He spoke, but Joy Handley is now walking away holding the yellow jersey in the explosive second leg of the Joyco Herald Sun Tour.
Handley, who did not hide his desire for the title, survived the defeat of the Falls Creek summit after a distance of 97.6km, with Damien Hausen and Sebastian Berwick in a three-man arm.
But the title turned into a competition when Simon Yates, the favorite of the title, was dropped six kilometers away from a narrow front group.
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Star Britt stepped back from the field with 10km remaining in the tactical action of the suspected competitors in the beginning, but it soon became apparent that the Spanish champion was struggling in the Tour Tour of the Tour.
By the end, Yates had lost about six minutes in the general classification, effectively blowing him away from the debate, and broadening Australia’s oldest stage race.
Team SunWeb’s Hyundai is now top of the general classification by four seconds ahead of Mitchelton-Scott’s Howson, while young Queensland surfer Paquette Berwick (St. George’s Continental) is six seconds behind in third.
The last time Herald Sun came to Falls Creek in 2017 was second behind Hindle Hossain, but three years later he was thrilled to reverse his hometown script.
“I really lost something for the words. I really like this pin, “said Hindley.
“I have family who live in Mount Beauty and they are here today so it’s nice to see them on a good ride.”
Howson admits that his mind went back to glory three years ago.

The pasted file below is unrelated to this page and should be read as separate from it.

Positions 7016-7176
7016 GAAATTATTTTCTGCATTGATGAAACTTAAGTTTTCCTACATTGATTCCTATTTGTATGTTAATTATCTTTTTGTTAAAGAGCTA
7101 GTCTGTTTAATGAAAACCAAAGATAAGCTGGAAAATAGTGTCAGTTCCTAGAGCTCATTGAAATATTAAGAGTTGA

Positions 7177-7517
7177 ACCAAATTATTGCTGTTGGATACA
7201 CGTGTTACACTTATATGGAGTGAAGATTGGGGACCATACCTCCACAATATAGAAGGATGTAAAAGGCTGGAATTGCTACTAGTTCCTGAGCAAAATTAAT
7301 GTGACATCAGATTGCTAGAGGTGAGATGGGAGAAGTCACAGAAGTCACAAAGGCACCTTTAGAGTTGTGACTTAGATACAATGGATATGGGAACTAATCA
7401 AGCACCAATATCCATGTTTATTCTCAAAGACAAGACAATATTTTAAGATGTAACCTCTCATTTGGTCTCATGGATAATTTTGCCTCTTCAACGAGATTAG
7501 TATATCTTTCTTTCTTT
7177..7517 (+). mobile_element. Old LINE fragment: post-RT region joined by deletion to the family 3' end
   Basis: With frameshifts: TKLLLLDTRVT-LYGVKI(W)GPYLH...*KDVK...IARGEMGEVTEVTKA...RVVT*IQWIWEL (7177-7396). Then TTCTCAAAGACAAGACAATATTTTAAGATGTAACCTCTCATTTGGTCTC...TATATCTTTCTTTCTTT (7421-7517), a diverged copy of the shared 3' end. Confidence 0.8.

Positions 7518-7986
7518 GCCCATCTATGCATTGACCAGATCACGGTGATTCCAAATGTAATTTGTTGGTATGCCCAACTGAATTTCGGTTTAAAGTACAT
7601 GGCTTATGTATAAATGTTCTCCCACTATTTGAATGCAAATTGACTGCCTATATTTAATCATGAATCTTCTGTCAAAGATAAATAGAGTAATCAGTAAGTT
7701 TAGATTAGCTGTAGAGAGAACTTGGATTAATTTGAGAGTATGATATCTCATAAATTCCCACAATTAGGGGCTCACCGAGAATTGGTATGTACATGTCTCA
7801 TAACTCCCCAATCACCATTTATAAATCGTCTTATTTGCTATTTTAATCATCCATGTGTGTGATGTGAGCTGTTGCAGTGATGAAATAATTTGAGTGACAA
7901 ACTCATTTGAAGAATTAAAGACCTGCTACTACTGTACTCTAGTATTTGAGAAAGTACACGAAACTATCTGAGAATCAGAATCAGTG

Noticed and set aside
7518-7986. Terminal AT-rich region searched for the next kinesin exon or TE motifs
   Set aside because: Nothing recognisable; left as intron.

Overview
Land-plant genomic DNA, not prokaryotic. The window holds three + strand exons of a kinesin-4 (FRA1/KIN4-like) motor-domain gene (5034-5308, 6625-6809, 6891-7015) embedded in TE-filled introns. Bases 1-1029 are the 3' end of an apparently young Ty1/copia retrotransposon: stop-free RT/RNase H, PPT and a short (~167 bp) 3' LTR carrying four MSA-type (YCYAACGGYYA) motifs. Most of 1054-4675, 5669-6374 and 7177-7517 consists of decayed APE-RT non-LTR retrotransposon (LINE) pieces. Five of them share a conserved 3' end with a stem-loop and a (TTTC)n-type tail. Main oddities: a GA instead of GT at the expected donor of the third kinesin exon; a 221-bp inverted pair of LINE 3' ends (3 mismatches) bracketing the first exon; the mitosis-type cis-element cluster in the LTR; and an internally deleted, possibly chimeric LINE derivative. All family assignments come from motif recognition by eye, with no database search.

“Richie (Port) from the Tour Down Under came along as king of Willunga, it would have been nice to put himself there as King of Falls Creek, but that wasn’t supposed to happen,” he joked.
Howson was ready to play his usual domestic role in support of Yates, but was promoted half way to Falls Creek when it became clear Yates was in pain.
“It was a tough phase and very tightly run. Unfortunately Simon didn’t have a great day so (sports director) Matt Wilson tried to get me to try something,” Howson said.
“I was told about the change in my role and that the position of the second wheel was not the position I wanted, but I didn’t want to leave everything behind (so I had to leave my time).
“This last 300m was a relentless endeavor. I could taste the win, but at the same time I knew it was going to be a big effort.
“It’s nice to be around the mark and this is what we have to play in the remaining three days of this tour.”
Friday is the longest day of the Stage 3 competition – a 178.1km trek from Bright to Wangaratta which can be a dangerous day for competitors.